Dr. Marcus's group compared the rates of heart attack, atrial fibrillation and heart failure in dry versus wet counties. "We found that in wet counties, where alcohol sales were most liberal, there was more atrial fibrillation, but less heart attacks and less heart failure," said Dr. Marcus.

    Interestingly, during the study's five-year period, several counties changed their laws to legalize alcohol sales. "When counties went from dry to wet, there was more atrial fibrillation when they became wet than when they were dry," said Dr. Marcus. "Atrial fibrillation was always associated with more access to alcohol."

    Their group also found that in counties where alcohol sales were permitted, there was an increase in the number of hospital diagnoses for alcohol abuse and alcoholic liver disease, suggesting that there was a relationship between availability and consumption of alcohol and likely validating their original approach to this research question. They recently submitted their findings for publication.
  • Health eHeart Study: Dr. Marcus also serves as co-principal investigator of the web-based Health eHeart Study, which has enrolled nearly 20,000 participants to date and uses Big Data approaches, smartphones, mobile health apps and other technology to better predict, prevent and treat heart disease.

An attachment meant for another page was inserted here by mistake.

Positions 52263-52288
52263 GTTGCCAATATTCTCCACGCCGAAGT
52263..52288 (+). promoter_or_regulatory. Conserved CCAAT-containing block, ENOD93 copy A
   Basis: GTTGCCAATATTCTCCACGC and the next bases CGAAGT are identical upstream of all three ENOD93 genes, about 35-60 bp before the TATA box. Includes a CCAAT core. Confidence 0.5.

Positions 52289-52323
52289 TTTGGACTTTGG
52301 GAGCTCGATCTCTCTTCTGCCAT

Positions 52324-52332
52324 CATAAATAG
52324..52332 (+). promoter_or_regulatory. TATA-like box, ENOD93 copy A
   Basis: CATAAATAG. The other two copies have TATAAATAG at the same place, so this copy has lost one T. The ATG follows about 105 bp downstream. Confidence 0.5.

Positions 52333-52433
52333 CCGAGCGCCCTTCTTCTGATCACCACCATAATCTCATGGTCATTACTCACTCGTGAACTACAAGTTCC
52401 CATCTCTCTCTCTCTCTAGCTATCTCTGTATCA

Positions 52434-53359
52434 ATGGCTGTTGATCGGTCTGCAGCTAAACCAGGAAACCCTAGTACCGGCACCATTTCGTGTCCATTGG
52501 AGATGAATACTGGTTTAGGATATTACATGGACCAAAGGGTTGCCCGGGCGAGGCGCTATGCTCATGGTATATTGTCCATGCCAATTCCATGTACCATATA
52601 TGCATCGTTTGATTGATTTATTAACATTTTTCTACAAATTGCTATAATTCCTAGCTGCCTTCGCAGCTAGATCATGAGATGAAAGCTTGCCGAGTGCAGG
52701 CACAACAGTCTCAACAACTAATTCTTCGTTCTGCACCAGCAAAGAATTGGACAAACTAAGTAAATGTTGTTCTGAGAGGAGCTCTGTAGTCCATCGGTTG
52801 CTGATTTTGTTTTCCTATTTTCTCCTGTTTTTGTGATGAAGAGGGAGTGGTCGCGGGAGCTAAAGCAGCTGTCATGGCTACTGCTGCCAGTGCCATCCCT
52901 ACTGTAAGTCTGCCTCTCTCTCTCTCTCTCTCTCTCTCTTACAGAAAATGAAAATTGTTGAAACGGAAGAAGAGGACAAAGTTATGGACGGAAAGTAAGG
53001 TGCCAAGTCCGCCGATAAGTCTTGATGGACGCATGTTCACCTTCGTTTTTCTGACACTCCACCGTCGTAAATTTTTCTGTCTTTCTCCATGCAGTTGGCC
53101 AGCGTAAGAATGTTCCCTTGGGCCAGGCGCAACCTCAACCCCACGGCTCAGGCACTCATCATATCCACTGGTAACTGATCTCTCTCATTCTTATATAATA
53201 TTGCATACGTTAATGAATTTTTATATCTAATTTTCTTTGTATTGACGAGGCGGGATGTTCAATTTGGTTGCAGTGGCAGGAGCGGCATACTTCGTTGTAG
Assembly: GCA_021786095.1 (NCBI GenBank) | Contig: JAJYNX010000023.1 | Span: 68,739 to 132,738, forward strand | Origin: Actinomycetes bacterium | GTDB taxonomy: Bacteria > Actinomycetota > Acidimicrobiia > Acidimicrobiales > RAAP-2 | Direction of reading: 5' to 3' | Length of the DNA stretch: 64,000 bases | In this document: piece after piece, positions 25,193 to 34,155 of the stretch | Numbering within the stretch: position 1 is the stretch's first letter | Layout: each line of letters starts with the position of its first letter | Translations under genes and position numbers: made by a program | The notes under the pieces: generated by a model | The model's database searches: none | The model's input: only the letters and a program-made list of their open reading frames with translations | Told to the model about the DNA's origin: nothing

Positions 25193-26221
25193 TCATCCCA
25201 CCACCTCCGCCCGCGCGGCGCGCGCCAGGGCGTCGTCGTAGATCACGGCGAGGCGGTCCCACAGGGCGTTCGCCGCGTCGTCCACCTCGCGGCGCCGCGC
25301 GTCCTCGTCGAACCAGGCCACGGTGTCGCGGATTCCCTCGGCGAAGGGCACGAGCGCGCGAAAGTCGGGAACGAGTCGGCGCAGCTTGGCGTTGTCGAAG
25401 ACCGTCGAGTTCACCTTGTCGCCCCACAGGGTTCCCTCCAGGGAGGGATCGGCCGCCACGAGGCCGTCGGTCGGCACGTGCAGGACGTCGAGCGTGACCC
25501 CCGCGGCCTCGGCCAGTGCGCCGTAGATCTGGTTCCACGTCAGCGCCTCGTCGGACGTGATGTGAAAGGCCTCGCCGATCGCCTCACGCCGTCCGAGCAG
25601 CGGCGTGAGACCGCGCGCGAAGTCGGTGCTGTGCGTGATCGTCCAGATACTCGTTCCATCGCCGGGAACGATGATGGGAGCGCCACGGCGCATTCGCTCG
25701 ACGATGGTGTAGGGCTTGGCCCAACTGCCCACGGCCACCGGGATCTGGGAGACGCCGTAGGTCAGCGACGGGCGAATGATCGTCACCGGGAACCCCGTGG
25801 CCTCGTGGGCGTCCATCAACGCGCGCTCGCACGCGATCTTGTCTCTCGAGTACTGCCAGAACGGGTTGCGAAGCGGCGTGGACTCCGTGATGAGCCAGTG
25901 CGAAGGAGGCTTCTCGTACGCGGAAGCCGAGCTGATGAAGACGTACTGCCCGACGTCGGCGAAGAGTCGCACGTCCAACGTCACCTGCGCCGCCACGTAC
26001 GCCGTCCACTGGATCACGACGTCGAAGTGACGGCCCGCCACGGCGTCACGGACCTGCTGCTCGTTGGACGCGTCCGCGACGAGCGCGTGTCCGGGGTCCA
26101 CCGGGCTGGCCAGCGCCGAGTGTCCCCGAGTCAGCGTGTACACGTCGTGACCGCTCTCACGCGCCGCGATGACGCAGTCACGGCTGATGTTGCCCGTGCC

Dr. Marcus and another mentee, cardiology fellow Dr. Isaac "Ziggy" Whitman, analyzed data from the alcohol-related questionnaire that all Health eHeart participants receive. About one-third of participants thought alcohol was good for the heart, one-third thought it was bad, and one-third were unsure. "In a separate survey, the one-third that thought it was good for the heart reported drinking more alcohol than other respondents, and their number one source of information was the lay press — not their physician," said Dr. Marcus. This is the first known study to assess these beliefs. Dr. Marcus believes it may be particularly important that such beliefs are associated with increased alcohol consumption, and that these beliefs are based primarily on information in the popular media rather than physician recommendations.